I've been looking for David Frey's Ultimate Plectrum Banjo Player Books and haven't had any success finding a copy. Is anyone willing to allow me an opportunity to copy my own from an original? I am willing to pay anything reasonable (surety) to have the book(s) shipped to me for copying by me and returned. You keep the funds of course.
There's a copy of Volume 1 being offered on eBay for $475 (!!), but perhaps you can make a reasonable offer and bargain the owner down a bit. I believe the book originally sold for about $50, so even being out-of-print and somewhat scarce, I think anything over $100-125 would be too high, at least for my pocketbook.
The same book is also apparently held by a couple of public libraries, such as the Carnegie Free Public Library in Pittsburgh, PA and the Eugene Public Library in Eugene, Oregon. I know you're in Arizona, but you might check with your local public library and see if they could arrange for an interlibrary loan with the Carnegie library or another public library that also has the book in its collection.
Another source might be the American Banjo Museum in Oklahoma City, Oklahoma, (405) 604-2793. They have a lot of banjo memorabilia, books and pamphlets.
Finally, I think Dave Frey's co-author of the book was Susan or Susanne Sangiacomo. Dave passed away a few years ago, but if she is still alive and if you could locate her, she may have some copies left or may know where some copies could be purchased. Good Luck!
In my Internet wanderings, I also stumbled upon an interesting book, "The Plectrum Banjo Chord Bible," which contains over 1700 chord formations. Although I'm not a big fan of these chord encyclopedias (who could remember even half of these chords?), the portion of the book that I was able to access on Amazon was interesting because it discusses chord theory and explained how some of the chords are constructed. And it's also possible that there are a few new fingerings here that might be helpful.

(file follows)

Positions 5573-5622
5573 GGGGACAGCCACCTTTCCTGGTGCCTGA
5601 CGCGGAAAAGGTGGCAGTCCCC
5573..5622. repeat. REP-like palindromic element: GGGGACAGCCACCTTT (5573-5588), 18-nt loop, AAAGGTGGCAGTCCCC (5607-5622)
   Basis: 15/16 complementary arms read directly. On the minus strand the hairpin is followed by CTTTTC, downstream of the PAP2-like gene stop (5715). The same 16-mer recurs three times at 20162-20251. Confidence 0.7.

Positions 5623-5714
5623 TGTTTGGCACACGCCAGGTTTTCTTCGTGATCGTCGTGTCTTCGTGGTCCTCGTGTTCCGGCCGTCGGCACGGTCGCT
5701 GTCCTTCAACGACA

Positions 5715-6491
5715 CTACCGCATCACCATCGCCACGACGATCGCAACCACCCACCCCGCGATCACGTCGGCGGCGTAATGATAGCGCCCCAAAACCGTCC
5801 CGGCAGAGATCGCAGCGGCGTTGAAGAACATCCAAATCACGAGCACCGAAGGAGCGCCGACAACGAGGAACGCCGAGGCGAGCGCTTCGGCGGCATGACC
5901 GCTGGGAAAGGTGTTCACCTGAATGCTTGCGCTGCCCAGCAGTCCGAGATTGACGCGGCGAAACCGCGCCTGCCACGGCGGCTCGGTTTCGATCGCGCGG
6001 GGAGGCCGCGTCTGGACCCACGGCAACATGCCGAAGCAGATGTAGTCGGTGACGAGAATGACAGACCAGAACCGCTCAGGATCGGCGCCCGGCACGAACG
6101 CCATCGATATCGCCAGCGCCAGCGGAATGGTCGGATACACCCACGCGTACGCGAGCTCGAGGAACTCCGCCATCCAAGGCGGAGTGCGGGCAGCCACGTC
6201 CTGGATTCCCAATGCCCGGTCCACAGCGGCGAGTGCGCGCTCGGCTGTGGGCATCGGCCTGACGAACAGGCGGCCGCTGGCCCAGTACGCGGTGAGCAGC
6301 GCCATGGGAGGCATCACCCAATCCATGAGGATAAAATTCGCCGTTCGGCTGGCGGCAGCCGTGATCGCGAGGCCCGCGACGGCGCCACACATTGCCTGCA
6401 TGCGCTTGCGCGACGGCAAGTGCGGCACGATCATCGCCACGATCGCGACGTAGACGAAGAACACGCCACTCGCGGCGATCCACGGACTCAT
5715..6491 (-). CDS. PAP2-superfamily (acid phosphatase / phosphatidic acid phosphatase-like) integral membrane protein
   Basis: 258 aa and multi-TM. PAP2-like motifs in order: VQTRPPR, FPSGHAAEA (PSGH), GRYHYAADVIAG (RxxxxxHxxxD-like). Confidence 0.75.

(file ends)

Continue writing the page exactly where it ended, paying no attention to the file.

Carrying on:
For example, I had always made a basic Gmajor chord by fretting the 1st string at the second fret and leaving the other strings open. That gives you a melody chord with a D note on the fourth string, which is very useful. But then I learned from Don Van Palta that you can also make a very similar G chord by fretting the fourth string at the fifth fret and leaving the other strings open. Same basic chord, but you don't have to run back to the nut to make it, which can be very efficient and helpful in melody chord work. That's the great thing about music, there's always something else to learn!
The book is available from Amazon and costs $25. Here's the link: https://www.amazon.com/Plectrum-Banjo-Chord-Bible-Standard/dp/1906207372?pf_rd_r=ZRBEACP6KBZN2VF543PG&pf_rd_p=3fdb7f7b-31a2-4f37-b9bc-1469e3d4fb18&pd_rd_r=d8230046-fed0-44a6-93ba-35076d5c6a19&pd_rd_w=zSZyO&pd_rd_wg=GRsZF&ref_=pd_gw_ci_mcx_mr_hp_d SETH
Edited by - sethb on 08/07/2020 03:42:59
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